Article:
Communications. When they are working well in the workplace, things are usually pretty good. When they break down, chaos results.
On Monday I was asked by a co-worker, “John, did you put out a press release recently about expansion plans for us?”
I couldn’t give a simple “no,” because about a month earlier I HAD sent a blurb to the local paper (at their request) updating a story they run annually about our plant for a Chamber of Commerce tabloid. So I explained. The co-worker listened.
Then he asked, “So you didn’t tell the paper about some $25 million expansion with new jobs happening soon? That’s what the headlines say.”
News to me! (Pun intended.)
And the calls began coming in, each asking for details I didn’t have. I felt like the typical embattled and indicted politician being asked to refute the legal charges against him. I had to answer, “I’m sorry. I haven’t even seen the article, so I can’t respond.”
This at a time when some plant employees are unhappy anyway, and have complained that they never know what’s going on. Well, I could relate.
I DID know we were planning to invest some significant money in plant projects to increase production and improve quality. But that was to be spread over the next 5 years. And we’d never (to my knowledge) quantified the total investment, or talked about new jobs.
It turns out that our owner and his lawyer had approached the local County Commissioners Court applying for some property tax abatement, and justified the request with a 5-year plan of capital investment. In addition it was mentioned that additional personnel (employees) might be needed if conditions continued to improve.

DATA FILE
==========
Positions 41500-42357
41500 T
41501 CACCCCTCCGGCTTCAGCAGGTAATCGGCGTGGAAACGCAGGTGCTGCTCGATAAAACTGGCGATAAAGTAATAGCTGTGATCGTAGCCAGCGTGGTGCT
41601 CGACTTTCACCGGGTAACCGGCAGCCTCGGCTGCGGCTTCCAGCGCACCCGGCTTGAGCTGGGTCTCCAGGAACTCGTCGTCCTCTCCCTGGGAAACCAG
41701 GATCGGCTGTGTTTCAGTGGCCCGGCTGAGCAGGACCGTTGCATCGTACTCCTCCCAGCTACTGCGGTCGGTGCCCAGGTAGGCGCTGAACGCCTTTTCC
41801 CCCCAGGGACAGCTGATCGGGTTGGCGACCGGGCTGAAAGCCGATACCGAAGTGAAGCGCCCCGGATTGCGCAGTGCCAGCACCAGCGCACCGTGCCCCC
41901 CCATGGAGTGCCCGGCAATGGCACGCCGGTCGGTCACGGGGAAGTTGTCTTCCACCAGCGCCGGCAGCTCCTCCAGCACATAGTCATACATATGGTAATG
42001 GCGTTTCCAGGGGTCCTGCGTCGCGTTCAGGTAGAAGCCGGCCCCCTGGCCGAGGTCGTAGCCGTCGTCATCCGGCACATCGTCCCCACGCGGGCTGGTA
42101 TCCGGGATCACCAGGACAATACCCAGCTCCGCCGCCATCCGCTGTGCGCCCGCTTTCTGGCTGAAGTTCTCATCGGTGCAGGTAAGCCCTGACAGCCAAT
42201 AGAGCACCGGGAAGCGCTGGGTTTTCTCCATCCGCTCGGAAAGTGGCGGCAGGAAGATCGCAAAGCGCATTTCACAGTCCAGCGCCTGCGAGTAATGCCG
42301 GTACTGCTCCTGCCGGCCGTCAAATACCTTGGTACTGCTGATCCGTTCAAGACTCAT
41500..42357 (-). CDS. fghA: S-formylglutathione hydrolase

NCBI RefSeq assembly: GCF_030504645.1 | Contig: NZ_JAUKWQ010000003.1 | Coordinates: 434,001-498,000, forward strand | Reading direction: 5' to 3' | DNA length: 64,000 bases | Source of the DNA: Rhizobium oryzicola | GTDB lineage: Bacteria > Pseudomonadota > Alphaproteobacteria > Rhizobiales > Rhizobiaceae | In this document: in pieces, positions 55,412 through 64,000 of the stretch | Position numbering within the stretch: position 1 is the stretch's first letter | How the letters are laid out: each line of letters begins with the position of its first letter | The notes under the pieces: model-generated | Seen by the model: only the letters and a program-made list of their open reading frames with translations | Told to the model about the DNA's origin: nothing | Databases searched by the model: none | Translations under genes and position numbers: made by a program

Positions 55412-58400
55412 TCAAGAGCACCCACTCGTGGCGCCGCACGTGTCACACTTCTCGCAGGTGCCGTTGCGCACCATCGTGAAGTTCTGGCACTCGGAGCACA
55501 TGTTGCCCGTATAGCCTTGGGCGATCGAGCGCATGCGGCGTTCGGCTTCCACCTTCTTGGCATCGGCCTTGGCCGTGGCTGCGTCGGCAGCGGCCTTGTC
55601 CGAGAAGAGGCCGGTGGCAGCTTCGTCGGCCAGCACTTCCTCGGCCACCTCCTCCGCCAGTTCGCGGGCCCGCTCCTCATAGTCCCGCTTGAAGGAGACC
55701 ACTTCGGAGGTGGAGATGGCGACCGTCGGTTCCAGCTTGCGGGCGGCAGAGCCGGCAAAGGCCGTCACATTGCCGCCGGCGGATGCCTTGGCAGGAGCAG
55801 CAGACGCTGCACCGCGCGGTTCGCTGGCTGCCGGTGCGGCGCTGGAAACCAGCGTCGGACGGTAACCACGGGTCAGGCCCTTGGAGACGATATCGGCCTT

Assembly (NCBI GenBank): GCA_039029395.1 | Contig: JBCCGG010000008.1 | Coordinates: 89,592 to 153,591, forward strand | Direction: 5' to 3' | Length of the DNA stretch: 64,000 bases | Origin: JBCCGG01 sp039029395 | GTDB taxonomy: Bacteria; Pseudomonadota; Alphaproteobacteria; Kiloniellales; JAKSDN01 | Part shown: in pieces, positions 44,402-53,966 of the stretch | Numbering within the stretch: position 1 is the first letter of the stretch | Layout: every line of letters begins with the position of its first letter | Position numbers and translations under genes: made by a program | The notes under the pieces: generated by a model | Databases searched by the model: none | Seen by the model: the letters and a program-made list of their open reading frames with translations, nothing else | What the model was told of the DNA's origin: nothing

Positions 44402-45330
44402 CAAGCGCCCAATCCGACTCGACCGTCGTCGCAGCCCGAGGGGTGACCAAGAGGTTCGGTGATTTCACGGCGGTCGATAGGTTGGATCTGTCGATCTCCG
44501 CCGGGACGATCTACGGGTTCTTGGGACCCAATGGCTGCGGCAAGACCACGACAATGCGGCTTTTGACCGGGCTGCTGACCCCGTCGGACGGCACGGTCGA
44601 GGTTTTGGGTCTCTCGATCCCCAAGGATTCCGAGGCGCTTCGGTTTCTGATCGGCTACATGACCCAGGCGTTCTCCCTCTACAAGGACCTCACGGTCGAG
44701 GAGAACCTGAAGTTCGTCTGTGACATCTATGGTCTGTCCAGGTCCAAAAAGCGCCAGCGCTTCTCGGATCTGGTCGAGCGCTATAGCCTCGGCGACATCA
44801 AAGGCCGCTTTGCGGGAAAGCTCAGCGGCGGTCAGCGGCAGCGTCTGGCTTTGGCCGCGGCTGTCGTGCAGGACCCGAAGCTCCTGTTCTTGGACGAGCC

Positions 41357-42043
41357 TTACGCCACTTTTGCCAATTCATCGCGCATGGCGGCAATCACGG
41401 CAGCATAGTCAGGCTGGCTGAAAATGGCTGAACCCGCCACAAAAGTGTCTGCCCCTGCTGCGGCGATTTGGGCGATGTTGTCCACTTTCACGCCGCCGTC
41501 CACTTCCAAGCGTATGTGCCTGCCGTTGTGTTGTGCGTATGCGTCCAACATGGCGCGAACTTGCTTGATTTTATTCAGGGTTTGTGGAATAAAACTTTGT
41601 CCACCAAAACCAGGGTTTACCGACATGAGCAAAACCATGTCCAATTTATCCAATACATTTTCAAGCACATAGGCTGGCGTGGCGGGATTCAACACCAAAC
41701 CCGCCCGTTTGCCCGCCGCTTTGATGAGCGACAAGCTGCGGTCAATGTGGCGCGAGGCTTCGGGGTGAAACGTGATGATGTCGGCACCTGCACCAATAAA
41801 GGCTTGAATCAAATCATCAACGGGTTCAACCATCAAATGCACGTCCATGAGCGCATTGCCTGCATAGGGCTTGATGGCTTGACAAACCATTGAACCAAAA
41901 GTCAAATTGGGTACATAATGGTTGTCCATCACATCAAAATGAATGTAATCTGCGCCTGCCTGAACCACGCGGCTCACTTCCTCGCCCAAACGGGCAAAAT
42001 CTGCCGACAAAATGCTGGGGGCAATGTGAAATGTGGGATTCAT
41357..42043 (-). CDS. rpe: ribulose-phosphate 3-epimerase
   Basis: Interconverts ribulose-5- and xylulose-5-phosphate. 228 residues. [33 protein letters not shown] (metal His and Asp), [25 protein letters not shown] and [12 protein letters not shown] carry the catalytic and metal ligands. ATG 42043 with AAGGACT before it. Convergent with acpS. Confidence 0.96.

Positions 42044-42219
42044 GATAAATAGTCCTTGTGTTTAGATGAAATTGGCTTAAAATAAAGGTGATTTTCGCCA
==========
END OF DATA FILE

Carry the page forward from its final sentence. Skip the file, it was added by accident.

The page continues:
Once the Commissioners met and discussed the application it became “public record.” The local reporter picked it up, and they put it on the front page.
(Yeah, it was a REALLY slow news day.)
Then I had to call back those folks who had asked for details and explain what was going on. I also sent out an “all hands” email to employees to let them know what the article was about.
It sure would have been nice to know that the application was being made and thus that the public might read about it in the paper.
But you know why many compare their workplace to a mushroom farm, right?